In planting potted blackberry plants, you must first set the plant in the hole at the same depth as was grown in the pot. Next, backfill the hole with soil and press firmly around the base of the plant, and water deeply—the water will seal off any air pockets around the root ball. After planting the blackberries, do the same as the bare-root plants and mark them according to variety and location. And once again, mulch with two or three inches of pine needle compost to retain its moisture and prohibit weed growth.

Shop Where You Can Trust: Tennessee Wholesale Nursery Reviews are excellent and buy from a reputable company

Wild Blackberry - TN Nursery

Wild Blackberry

Wild Blackberry is a thorny, woody shrub that produces small, sweet, and black or dark purple berries, often found in various habitats, including woodlands, fields, and along roadsides. They are delightful additions to any garden or natural landscape, offering many benefits beyond their fruits. These hardy and versatile plants display various attributes that make them desirable for planting and cultivating. One notable attribute is their adaptability to various environmental conditions. They are commonly found in temperate and subtropical regions, thriving in diverse soil types ranging from sandy loam to clay. Additionally, they can tolerate almost anywhere planted, making them an ideal choice for many different garden settings. Aesthetic Value Of Wild Blackberry Another appealing feature of these plants is their aesthetic value. These bushes sport lush green foliage that turns shades of red and orange in the fall, creating a stunning display of colors as the seasons change. The plants produce beautiful white or pink flowers in spring, adding further charm to the landscape. With their graceful arching canes, they also serve as excellent natural barriers or hedgerows, enhancing privacy and providing habitat for wildlife.  Wild Blackberries Play A Vital Role In Supporting Wildlife Beyond their ornamental value, they have ecological importance. They provide for various animals, birds, and insects. The dense thickets they form offer nesting sites for birds, while the berries serve as a crucial source for small mammals, such as chipmunks and raccoons, as well as pollinators like bees and butterflies. Moreover, these plants contribute to soil conservation. Their extensive root systems help prevent erosion by stabilizing the soil and minimizing the risk of water runoff. Their capacity to colonize disturbed areas also aids in ecological restoration efforts, as they can help reclaim damaged landscapes. Wild Blackberry Attracts Wildlife These plants can be part of a carefully planned wildlife garden for gardeners looking to attract wildlife. Their ability to draw in birds and insects provides a rewarding experience for nature enthusiasts, fostering a connection with the local ecosystem. In conclusion, plants possess various attributes that make them desirable for planting. From their adaptability to different environments and aesthetic appeal to their ecological significance and soil-conserving properties, these plants offer numerous benefits to both gardeners and the environment. By incorporating wild blackberries into landscaping or wildlife gardens, individuals can create vibrant, biodiverse spaces that celebrate the beauty and functionality of nature. The Wild Blackberry shrub, scientifically known as Rubus fruticosus, is a captivating and ubiquitous plant that thrives in various natural landscapes across North America and many other parts of the world. This resilient perennial shrub belongs to the Rubus genus within the Rosaceae family and is celebrated for its profound connection to the untamed beauty of the wilderness. At 3 to 10 feet tall, the shrub boasts an intricately woven network of arching canes adorned with thorny stems. These thorns, though formidable, serve as a natural defense mechanism for the plant against herbivores and provide an added layer of complexity to its appearance. The foliage features lush, dark green leaves with serrated edges, lending the plant a dense and inviting texture. One of the shrub's most captivating aspects is its seasonal metamorphosis. In spring, delicate white to pale pink blossoms adorn the canes, exuding a sweet, subtle fragrance that attracts an array of pollinators, from bees to butterflies. As the seasons progress, these blossoms give way to the formation of tiny, green berries that gradually ripen into rich, glossy black orbs of natural bounty. Though not the focus here, the mature blackberries are a testament to the plant's role in providing sustenance to wildlife and humans. In the wild, the Wild Blackberry shrub symbolizes untamed beauty and tenacity. It thrives in various habitats, from open meadows to forested slopes, and can often be found alongside hiking trails, where its canes create natural barriers. Its presence is a reminder of nature's ability to flourish and adapt in diverse environments and an invitation to research the marvels of the natural world. With its thorny canes and fragrant blooms, the shrub stands as a testament to the intricate web of life in the wild, where every element plays a vital role in the ecosystem.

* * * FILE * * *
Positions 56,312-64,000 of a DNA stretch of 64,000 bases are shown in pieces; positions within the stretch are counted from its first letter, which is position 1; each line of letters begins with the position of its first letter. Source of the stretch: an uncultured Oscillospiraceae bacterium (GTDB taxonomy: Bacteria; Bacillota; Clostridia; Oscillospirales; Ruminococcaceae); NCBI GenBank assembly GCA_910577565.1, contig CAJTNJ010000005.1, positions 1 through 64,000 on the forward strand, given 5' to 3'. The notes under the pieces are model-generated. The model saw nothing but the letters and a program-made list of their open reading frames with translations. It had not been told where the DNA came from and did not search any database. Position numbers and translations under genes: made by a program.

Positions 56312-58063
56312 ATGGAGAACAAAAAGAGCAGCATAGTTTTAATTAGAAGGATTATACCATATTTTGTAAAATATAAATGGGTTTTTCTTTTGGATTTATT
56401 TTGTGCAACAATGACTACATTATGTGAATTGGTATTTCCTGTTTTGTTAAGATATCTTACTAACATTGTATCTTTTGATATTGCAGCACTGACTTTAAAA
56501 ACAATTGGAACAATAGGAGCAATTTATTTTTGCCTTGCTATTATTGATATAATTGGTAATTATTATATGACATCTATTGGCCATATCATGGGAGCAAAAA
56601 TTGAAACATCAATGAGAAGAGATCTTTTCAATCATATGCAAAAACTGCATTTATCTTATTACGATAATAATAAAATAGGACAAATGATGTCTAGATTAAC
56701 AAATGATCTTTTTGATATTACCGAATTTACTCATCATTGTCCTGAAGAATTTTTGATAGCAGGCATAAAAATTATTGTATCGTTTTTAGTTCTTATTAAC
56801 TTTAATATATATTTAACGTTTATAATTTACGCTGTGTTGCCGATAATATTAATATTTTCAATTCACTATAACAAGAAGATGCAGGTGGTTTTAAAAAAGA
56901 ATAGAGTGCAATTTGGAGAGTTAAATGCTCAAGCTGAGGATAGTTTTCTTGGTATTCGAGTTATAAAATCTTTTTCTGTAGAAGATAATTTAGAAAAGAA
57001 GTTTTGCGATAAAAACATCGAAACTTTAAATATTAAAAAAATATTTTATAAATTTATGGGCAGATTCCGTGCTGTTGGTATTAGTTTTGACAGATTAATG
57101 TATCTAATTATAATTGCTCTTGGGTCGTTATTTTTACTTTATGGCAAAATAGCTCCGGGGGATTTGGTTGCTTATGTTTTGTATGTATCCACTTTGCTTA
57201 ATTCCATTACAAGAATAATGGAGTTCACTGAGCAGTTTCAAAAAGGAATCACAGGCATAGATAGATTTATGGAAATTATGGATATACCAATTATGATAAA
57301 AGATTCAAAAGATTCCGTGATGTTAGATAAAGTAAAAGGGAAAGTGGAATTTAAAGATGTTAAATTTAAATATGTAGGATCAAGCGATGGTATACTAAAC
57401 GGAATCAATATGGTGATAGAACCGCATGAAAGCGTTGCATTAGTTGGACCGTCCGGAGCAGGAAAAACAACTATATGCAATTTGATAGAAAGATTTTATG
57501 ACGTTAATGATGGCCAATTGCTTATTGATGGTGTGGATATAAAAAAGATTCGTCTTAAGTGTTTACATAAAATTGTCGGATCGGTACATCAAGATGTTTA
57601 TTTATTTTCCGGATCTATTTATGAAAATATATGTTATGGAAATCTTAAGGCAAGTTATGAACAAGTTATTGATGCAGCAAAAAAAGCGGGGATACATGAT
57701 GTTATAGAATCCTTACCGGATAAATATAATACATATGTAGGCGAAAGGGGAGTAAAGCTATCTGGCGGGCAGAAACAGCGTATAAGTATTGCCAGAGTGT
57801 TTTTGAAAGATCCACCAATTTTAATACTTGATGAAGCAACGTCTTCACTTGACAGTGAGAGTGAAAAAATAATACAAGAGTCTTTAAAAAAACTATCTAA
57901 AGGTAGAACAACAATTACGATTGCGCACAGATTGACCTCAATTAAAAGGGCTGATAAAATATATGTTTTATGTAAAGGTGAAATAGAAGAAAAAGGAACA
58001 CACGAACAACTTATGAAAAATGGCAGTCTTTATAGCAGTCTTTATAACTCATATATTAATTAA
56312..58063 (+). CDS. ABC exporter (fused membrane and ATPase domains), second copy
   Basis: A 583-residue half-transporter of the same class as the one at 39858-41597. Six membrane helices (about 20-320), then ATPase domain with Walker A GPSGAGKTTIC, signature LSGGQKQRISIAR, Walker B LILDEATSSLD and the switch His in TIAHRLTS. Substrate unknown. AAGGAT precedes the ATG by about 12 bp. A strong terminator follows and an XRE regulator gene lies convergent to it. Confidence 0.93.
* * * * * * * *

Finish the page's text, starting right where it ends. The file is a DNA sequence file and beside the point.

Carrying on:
Regular price $23.99
Regular price Sale price $23.99
Unit price  per